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Leveraging LPG penetration to reduce carbon emissions

By Femi Adekoya
04 September 2019   |   4:09 am
At a time when many countries are exploring efforts to decarbonise their environment, the National Conservative Agency notes that Nigeria emits about 200 million metric tons of greenhouse gases from different traditional energy sources such as kerosene...

LPG tank in Nigeria SOURCE: Google

Despite Nigeria being a gas hub, with huge reserves, penetration of cooking gas hovers at 11 per cent. This is coming at a time when the use of traditional energy sources such as firewood and charcoal threaten the environment and human life, amidst calls to reduce carbon footprint globally. With new entrants in the market, can Nigeria increase LPG usage? FEMI ADEKOYA writes.

At a time when many countries are exploring efforts to decarbonise their environment, the National Conservative Agency notes that Nigeria emits about 200 million metric tons of greenhouse gases from different traditional energy sources such as kerosene, burning of charcoal and others sources even as the country’s deforestation rate stands at about 67 per cent.

This has reportedly led to the loss of about 670,000 hectares of primary forest and other living organisms that depend on rainforest for survival.
Similarly, while the health of women is particularly endangered by constant exposure to smoke from firewood, charcoal and the processes through which such energy sources are retrieved, 150,000 women and children in Nigeria are reportedly affected by indoor air pollution and contributed to lead-causes of death.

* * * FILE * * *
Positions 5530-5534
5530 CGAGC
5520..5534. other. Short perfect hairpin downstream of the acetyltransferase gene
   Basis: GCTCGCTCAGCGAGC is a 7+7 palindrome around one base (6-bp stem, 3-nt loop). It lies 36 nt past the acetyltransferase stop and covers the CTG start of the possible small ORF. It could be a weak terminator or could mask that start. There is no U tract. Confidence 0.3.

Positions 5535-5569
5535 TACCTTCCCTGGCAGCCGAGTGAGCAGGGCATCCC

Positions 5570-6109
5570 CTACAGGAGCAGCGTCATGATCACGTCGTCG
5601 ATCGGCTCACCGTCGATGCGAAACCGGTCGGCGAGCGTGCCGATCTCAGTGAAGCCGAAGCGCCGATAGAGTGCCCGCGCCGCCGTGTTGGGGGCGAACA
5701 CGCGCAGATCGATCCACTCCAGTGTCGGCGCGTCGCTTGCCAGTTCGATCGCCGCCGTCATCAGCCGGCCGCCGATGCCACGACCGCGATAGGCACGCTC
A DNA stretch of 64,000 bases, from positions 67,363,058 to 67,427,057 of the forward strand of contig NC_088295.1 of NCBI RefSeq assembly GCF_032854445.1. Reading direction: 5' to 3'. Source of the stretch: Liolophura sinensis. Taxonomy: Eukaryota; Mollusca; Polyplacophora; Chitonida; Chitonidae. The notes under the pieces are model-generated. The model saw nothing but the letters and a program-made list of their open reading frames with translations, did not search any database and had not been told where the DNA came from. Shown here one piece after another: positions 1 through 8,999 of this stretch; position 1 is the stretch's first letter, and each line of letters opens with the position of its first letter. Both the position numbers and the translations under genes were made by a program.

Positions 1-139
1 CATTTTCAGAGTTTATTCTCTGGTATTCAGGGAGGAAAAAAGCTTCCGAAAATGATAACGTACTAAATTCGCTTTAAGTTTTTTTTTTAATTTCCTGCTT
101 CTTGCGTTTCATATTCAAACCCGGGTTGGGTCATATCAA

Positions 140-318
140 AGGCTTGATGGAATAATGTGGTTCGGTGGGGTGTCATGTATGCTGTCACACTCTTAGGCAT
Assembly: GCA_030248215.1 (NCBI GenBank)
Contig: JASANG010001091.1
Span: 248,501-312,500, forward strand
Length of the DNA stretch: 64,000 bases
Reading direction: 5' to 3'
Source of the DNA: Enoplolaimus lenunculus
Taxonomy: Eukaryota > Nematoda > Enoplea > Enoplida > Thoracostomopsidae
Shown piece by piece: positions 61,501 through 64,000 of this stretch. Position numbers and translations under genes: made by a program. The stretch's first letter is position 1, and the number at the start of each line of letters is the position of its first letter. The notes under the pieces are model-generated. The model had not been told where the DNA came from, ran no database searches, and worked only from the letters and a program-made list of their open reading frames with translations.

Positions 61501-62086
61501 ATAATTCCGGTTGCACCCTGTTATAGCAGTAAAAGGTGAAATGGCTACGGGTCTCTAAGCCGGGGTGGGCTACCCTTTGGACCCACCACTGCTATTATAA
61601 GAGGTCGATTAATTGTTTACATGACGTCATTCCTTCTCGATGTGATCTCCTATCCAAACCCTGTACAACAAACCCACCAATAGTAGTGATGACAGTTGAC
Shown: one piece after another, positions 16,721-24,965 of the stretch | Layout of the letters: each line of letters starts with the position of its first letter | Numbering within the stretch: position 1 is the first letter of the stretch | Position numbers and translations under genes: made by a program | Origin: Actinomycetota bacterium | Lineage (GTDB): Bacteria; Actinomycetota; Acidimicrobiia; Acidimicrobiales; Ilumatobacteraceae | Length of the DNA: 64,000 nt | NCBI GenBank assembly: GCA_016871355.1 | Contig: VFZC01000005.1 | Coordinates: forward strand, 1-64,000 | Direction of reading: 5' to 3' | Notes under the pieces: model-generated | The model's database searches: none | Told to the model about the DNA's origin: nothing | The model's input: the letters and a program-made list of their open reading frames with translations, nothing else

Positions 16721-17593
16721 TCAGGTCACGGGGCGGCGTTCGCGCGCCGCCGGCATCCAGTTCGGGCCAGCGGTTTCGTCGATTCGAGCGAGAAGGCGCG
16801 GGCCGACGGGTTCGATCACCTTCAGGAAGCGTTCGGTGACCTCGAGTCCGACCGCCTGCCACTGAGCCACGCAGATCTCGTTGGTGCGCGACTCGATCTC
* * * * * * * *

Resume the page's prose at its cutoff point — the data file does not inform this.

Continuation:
Being a signatory to the Paris treaty on reduction of global warming, Nigeria is mandated to reduce greenhouse gases by at least 20 per cent by 2030. If properly implemented, the Federal Government’s LPG policy, which aimed at boosting cooking gas penetration and sanitising the sub-sector would therefore go a long way in promoting use of cleaner sources of energy.

The federal government had in June, announced plans to achieve over five million metric tonnes (5,000,000 MT) of domestic, commercial and industrial LPG utilisation in 10 years.To drive utilisation, the Federal Government removed Value Added Tax (VAT) from domestically produced LPG otherwise known as Cooking Gas.

Indeed, the Nigerian Association of Liquefied Petroleum Gas Marketers (NALPGAM) commended the move but urged the federal government to create a more conducive and enabling environment for investors in the industry, noting that deepening the consumption of LPG in the country has become a major interest of the Government and marketers towards ensuring the success of the programme.

The Vice President, Prof. Yemi Osinbajo, explained that specifically, for household cooking, the present administration is targeting a 40 percent adoption rate (i.e. 13.8m households) in 5 years, and 73 percent adoption in 10 years (33.3m households).